Or at least it’s what I deduce from Martin’s last blog post:
Well, I’ve made it across the ocean safe and sound. Typing this from an internet cafe.
No, I didn’t finish the novel, though not for want of trying. Nothing to be done about that but push on when I return.
Considering that (I think) he won’t be back till August, and that he still has work to do on it, a late 2008 release is basically impossible. Usually there’s a full year between the finished novel and the published book, for major releases like this one the gap is reduced to something like six months.
With the book probably finished in September I think the release will likely be pushed to spring 2009.
I wonder why Martin doesn’t try to look at what he’s doing with a detached eye and change his plans. The decision to split book 4 in two is where the original mistake was. Instead of surrendering to an endless drift he should have kept the plot tight, cut the meaningless parts and make a more lucid plan about where he wanted to go.
Scott Bakker commented this from a similar point of view:
I know when I started working on The Judging Eye, I found myself inventing a whole series of new viewpoint characters. I didn’t realize what I was doing until I started reading A Feast for Crows, at which point I scrubbed them all save one. I told myself I was adding these new viewpoint characters for the reader’s sake, when in actual fact I was doing it for my own – I mean, multiply the time you’ve spent with The Prince of Nothing by a thousand, and you’ll have a rough ballpark sense of how much time I’ve spent with my cast. The urge to “freshen things up” is almost irresistible, as is the attendant assumption that you’re doing it as much for your readers as for yourself. But when you already have a complicated narrative on the go, you really do risk drifting across that fateful line where your story starts to decohere. Whether or not this was what happened with Martin’s last book, I’m not sure – all I know is that it threw what I was doing into perspective, and led me to take an entirely different tack. It took me a while, but I eventually fell back in love with the old fogies.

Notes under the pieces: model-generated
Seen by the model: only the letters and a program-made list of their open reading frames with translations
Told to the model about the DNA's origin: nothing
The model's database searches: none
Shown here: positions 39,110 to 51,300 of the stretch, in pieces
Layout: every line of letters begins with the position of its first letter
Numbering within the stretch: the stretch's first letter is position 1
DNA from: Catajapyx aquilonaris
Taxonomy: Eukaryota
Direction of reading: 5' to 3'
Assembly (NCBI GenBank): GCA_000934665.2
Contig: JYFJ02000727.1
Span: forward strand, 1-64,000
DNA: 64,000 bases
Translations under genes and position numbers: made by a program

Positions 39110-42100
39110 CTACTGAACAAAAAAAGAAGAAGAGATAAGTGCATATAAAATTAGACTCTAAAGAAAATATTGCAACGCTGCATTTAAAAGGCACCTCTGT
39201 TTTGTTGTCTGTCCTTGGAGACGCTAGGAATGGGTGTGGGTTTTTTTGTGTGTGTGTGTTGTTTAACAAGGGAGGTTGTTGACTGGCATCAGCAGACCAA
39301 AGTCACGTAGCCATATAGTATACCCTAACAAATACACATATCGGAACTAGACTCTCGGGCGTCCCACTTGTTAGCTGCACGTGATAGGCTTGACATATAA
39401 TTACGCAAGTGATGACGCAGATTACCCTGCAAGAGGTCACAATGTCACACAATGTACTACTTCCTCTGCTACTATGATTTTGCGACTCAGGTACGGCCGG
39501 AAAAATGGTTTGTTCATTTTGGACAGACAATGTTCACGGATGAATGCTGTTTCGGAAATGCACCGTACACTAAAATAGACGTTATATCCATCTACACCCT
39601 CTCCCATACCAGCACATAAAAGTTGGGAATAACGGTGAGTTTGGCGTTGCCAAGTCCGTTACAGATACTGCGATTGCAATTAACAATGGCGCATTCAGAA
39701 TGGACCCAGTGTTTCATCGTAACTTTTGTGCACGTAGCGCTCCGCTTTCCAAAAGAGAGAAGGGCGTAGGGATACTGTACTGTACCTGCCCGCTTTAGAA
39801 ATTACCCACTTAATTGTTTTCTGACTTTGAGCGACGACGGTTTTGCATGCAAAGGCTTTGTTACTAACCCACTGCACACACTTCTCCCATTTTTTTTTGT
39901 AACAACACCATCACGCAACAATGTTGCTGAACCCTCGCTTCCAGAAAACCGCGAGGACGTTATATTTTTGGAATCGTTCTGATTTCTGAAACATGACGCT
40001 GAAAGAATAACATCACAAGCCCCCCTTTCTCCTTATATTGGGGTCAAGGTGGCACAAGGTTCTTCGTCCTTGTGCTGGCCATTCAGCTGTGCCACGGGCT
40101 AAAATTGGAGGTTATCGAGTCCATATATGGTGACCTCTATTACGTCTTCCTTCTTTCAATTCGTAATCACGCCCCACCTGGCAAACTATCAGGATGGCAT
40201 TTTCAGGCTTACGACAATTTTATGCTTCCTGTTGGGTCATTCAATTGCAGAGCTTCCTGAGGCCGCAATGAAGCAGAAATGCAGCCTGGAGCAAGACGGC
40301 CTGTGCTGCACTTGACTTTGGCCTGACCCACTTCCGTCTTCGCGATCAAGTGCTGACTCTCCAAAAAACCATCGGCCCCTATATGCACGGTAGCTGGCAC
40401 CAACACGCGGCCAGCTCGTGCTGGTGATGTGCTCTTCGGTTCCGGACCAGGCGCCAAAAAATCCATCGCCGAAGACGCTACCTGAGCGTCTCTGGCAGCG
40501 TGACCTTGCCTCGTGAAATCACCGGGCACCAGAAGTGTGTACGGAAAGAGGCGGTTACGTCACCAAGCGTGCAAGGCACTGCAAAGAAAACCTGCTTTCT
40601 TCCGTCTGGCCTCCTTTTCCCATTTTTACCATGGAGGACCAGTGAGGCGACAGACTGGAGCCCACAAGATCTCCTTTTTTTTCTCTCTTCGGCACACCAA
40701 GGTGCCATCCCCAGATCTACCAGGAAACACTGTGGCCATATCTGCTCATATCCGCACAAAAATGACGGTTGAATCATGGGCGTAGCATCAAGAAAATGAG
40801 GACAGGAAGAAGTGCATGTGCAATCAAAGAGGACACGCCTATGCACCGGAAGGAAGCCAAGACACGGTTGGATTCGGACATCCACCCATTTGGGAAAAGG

In the end I think it marks another difference between Martin and Erikson. Erikson knew exactly from the beginning where the story would end, and the theme of all the ten books. Then it’s a matter of self-discipline and learning.
Martin instead has surely other many vantage points over Erikson, but he lacks the same lucidity and now he doesn’t seem honest (to himself) enough to look at the whole thing and make choices. The problem isn’t about finishing the single page, it’s about deciding what to do with the whole series, where to lead it. He could decide for example to end it with the sixth book, so that the next is the last, as one last effort to give a closure to the plot.
In fact I would be more eager to read an overall consideration, than updates whether he finished one chapter or another. He doesn’t need to keep working in the hope to finish a novel that doesn’t seem to come out. He need to stop, sit back and think about it. Where do you want to go? How?
Martin and Erikson are like reversed patterns. Where Erikson became stronger in the longer term, demonstrating his tight control and talent, Martin instead got carried away, was overambitious and now trapped himself in a corner.